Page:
Analysts question bank stress tests

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Analysts question bank stress tests

Analysts question bank stress tests
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The stress test system that gave most European banks a clean bill of health has been called into question.

Only seven of the continent’s institutions failed the tests, designed to examine their ability to survive another economic crisis.

But some economists and financial experts are asking whether getting a pass certificate is enough to calm investors.

“It doesn’t change anything much because we have been advising to stay away from the banks and we continue to do so after the release of the stress tests,” said Fahd Rachidy, an analyst with Vantage Capital Markets. “It is quite disappointing to see that basically what was the core aim of the stress test was to bring credibility and transparency to the markets, and it doesn’t do this.”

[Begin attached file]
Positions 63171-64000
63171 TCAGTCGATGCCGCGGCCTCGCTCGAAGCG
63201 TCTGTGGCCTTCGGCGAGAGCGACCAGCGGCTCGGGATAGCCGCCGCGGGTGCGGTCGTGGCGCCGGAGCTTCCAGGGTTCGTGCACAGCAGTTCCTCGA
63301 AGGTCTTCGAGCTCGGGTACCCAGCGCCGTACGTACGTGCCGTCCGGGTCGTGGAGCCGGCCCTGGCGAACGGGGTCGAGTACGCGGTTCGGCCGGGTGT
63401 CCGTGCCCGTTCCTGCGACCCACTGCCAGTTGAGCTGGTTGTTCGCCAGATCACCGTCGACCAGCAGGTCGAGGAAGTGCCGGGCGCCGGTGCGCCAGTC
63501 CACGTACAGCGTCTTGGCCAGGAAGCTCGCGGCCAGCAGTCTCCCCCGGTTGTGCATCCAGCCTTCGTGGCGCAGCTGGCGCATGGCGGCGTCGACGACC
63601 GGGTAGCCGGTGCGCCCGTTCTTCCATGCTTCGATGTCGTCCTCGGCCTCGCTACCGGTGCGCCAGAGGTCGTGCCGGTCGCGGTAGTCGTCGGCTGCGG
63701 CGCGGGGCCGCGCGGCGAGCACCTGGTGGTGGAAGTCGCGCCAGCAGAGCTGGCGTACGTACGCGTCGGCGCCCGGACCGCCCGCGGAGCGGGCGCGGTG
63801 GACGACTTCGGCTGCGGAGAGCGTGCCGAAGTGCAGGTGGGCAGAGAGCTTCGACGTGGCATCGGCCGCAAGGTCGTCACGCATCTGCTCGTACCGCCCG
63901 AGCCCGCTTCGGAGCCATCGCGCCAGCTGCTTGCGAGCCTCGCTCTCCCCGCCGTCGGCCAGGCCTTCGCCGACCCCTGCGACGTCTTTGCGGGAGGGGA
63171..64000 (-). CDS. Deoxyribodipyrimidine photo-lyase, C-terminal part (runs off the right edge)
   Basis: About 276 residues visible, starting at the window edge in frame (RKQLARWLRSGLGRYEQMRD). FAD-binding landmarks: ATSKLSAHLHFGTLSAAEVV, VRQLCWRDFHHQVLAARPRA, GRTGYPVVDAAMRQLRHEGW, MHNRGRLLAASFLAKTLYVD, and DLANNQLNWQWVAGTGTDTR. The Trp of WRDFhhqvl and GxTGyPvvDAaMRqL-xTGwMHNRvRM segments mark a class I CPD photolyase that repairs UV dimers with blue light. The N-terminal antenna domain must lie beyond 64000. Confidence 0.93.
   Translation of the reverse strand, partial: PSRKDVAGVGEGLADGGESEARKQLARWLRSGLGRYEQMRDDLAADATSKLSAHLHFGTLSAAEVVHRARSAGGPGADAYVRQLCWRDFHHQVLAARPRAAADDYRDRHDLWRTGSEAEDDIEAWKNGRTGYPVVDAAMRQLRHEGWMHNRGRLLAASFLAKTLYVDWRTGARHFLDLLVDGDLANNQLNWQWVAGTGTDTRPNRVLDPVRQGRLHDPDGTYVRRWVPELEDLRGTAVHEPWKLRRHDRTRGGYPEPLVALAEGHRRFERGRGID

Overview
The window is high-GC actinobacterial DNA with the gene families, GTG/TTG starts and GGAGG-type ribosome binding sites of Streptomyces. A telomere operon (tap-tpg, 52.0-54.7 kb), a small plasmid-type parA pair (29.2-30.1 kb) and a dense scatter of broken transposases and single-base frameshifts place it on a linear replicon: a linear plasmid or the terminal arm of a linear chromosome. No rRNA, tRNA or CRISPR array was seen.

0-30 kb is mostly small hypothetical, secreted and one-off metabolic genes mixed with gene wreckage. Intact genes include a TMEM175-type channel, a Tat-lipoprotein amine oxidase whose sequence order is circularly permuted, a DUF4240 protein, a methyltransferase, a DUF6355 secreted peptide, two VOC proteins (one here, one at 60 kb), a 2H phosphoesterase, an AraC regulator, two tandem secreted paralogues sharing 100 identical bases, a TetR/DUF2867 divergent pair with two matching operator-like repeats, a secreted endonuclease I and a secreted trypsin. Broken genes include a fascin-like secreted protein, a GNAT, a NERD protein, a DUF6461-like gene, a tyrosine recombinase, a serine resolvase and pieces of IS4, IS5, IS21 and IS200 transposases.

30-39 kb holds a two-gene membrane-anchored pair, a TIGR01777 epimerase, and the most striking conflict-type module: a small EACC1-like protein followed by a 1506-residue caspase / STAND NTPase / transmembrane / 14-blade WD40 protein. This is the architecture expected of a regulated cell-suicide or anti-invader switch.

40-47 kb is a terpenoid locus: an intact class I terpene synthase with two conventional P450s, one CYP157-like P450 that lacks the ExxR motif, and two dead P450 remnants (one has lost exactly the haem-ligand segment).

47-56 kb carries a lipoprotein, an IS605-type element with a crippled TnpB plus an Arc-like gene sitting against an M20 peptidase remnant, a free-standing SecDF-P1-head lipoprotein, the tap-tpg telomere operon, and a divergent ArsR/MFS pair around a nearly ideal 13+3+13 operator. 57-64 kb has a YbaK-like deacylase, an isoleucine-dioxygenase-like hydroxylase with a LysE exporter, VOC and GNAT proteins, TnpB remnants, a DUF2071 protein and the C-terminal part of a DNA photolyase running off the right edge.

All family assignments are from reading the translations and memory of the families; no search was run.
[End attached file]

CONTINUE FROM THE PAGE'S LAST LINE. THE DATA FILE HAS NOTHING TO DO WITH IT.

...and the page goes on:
Others are saying that the tests revealed little that was new. Of the seven banks that failed, the state of the five Spanish institutions was well known. All were regional savings banks that suffered heavy losses after the collapse of the Spanish property market.

Thirteen out of 14 German banks passed the tests. The one that was not up to scratch has already had a bailout.

“Hypo Real Estate has already been taken over by the State, and it will get the money it needs from taxpayers,” said Oliver Roth, chief trader with Close Brothers Seydler Bank.

The results have been greeted with relief in countries such as Britain, France, and Portugal -whose four main financial institutions all passed.

“We expect that these results will strengthen the confidence in financial markets, and that can help to ensure the best conditions for the Portuguese economy,” said the country’s Prime Minister José Socrates.

Banks are anxiously awaiting the markets’ response to the results when they open on Monday. It may take weeks though to determine whether the tests have made any real difference.